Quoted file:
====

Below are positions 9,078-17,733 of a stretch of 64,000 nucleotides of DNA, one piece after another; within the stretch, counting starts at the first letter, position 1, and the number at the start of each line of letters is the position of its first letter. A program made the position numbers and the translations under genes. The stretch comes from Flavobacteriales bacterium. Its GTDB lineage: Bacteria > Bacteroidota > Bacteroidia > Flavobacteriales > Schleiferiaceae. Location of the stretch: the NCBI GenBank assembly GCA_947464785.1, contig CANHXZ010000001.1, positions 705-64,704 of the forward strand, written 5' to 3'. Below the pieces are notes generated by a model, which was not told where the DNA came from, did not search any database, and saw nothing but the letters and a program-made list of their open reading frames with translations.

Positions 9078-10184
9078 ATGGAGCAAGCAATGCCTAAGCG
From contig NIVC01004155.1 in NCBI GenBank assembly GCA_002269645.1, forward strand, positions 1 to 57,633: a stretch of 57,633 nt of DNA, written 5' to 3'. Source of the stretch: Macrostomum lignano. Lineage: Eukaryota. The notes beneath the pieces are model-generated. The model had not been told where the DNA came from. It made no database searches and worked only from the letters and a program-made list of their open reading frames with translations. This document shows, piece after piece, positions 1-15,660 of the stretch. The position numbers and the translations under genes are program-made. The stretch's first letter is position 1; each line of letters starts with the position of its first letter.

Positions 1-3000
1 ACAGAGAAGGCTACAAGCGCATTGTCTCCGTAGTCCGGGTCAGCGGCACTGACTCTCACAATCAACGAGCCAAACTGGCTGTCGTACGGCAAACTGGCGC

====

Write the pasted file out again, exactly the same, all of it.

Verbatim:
Below are positions 9,078-17,733 of a stretch of 64,000 nucleotides of DNA, one piece after another; within the stretch, counting starts at the first letter, position 1, and the number at the start of each line of letters is the position of its first letter. A program made the position numbers and the translations under genes. The stretch comes from Flavobacteriales bacterium. Its GTDB lineage: Bacteria > Bacteroidota > Bacteroidia > Flavobacteriales > Schleiferiaceae. Location of the stretch: the NCBI GenBank assembly GCA_947464785.1, contig CANHXZ010000001.1, positions 705-64,704 of the forward strand, written 5' to 3'. Below the pieces are notes generated by a model, which was not told where the DNA came from, did not search any database, and saw nothing but the letters and a program-made list of their open reading frames with translations.

Positions 9078-10184
9078 ATGGAGCAAGCAATGCCTAAGCG
From contig NIVC01004155.1 in NCBI GenBank assembly GCA_002269645.1, forward strand, positions 1 to 57,633: a stretch of 57,633 nt of DNA, written 5' to 3'. Source of the stretch: Macrostomum lignano. Lineage: Eukaryota. The notes beneath the pieces are model-generated. The model had not been told where the DNA came from. It made no database searches and worked only from the letters and a program-made list of their open reading frames with translations. This document shows, piece after piece, positions 1-15,660 of the stretch. The position numbers and the translations under genes are program-made. The stretch's first letter is position 1; each line of letters starts with the position of its first letter.

Positions 1-3000
1 ACAGAGAAGGCTACAAGCGCATTGTCTCCGTAGTCCGGGTCAGCGGCACTGACTCTCACAATCAACGAGCCAAACTGGCTGTCGTACGGCAAACTGGCGC